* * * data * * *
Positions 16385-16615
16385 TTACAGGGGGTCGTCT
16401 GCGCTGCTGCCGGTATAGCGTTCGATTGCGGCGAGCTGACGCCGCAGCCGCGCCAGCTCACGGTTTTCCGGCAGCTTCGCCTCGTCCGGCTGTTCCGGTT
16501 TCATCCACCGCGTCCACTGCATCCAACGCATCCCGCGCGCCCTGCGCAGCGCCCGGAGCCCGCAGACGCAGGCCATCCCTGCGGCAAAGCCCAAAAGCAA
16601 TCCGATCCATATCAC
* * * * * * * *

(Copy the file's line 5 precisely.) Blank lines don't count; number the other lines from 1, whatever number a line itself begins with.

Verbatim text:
16601 TCCGATCCATATCAC